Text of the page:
Ive just joined and saw a question about how painful it is having one. I had a test done 2days ago and the dr has damaged the nerve in my wrist and then. I nearly shot off the bed when it happened. I also have had this test done by a community matron in my home. They use a numbing cream on your earlobe and you don't feel a thing. But this is only available out in the community not in hospitals.
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These are different tests, The ear lobe is a very basic test and is used for guidance. The wrist test is more precise because it takes the blood directly from the vein and gives a full and accurate record of your blood gases, This test is not pleasant but very necessary because it shows if your blood gasses and pH are out of balance and whether you need urgent treatment for hypoxia etc.
I agree with @anndylan, and it is exactly what we were told on Pulmonary Rehabilitation. I have been having the wrist one off and on since my 20s whenever I end up in hospital. I know it will be painful, but the pain lasts less than a minute, unless they have to try digging again. I just grin and bear it. It does not last as long as toothache, that's the way I look at it.
Hi h I have had a few too. Some are pain full and some are not it depends on the person doing it. I was in hospital a few weeks ago and needed to have that test done a doctor did it he had to do it twice the first on hurt but the second on I didn't feel a thing. And that was from the wrist l have never had it done from ear lobe
the 'best' one I had done was by a student...didn't feel anything at all and no bruising afterwards...the very worst was by a fully qualified Doctor who took an age and it hurt like hell!
I was surprised when my consultant did my ABG's himself during an outpatient visit. As he came from behind his desk with the needle I said I would look away and grit my teeth as I had heard how painful this type of blood test was. He replied that it simply depended on who did it and how skilled they were and that it shouldn't feel too different from any other sort of blood test. I really thought he was just trying to calm me but he was right - it was no different to any other blood test. I think if it's not done perfectly then yes it hurts more - also we expect it to hurt. I think because only a tiny percentage of patients ever need or are tested for oxygen, the nurses don't build up the same skill level as they might with the more common type of blood test - that said I have had a couple of awful experiences with those. I sat for 40 minutes once with a nurse who was getting more distressed than me as after umpteen attempts she was getting nowhere. It occurred to me that the veins on the back of my hands stood out well so I suggested she try there - which she did with success. She explained after that with age and chronic illness our veins can become 'floppy' and apparently mine were very floppy (LOL ... a bit like another part of my anatomy has gone with age!). I was advised in future to warn any nurse of this before they started trying to take blood. I realise I have wandered a off subject a bit as ABG's involve the arteries not the veins - but wonder if any others have had this problem with venal blood tests?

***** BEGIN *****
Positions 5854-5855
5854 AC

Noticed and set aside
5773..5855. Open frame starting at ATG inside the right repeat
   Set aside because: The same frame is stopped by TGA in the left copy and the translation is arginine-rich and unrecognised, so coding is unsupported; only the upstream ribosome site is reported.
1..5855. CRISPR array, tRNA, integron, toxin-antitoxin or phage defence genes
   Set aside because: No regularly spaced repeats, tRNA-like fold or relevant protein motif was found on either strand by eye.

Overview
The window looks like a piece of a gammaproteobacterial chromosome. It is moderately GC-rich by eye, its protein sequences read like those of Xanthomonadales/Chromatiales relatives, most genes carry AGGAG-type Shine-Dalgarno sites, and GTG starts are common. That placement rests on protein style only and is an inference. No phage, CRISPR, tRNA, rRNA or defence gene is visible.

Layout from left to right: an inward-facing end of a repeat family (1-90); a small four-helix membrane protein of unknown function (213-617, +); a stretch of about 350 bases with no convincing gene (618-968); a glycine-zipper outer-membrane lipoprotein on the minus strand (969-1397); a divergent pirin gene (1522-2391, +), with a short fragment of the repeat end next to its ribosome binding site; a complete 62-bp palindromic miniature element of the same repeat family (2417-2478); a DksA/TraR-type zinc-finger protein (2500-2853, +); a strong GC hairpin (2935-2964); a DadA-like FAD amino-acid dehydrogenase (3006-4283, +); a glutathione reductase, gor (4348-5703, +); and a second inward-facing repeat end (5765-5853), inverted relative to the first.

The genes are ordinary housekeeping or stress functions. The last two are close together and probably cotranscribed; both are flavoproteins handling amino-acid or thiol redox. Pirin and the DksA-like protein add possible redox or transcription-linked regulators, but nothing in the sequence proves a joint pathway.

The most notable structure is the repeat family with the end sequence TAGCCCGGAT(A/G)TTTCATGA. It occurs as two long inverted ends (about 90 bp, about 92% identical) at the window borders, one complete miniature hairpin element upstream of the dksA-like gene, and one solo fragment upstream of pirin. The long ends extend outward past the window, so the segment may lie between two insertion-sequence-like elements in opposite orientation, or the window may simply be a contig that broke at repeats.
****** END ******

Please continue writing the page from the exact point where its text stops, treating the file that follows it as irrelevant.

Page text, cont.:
I have had arterial blood taken by the lung function specialist at my local hospital and it didn't hurt at all, and by a doctor in A&E on a different occasion and it hurt. So it depends on who is going it! I have also had arterial blood taken from my ear by the lung function practitioner at The Brompton and it didn't hurt at all apart from the initial prick.
I believe this test is for blood gases and is taken from the artery not the vein hence it is from the wrist and can be far more difficult to do - I am still waiting (over 3 months now) for my respiratory nurse to come and try yet again - last time he tried on both wrists several times and still failed to get a sample and yes it was painful every time he tried there is apparently only one machine for the whole of Cornwall - COPD care is very sparse down here - no dedicated team and one (soon the move jobs) respiratory nurse for most of Cornwall.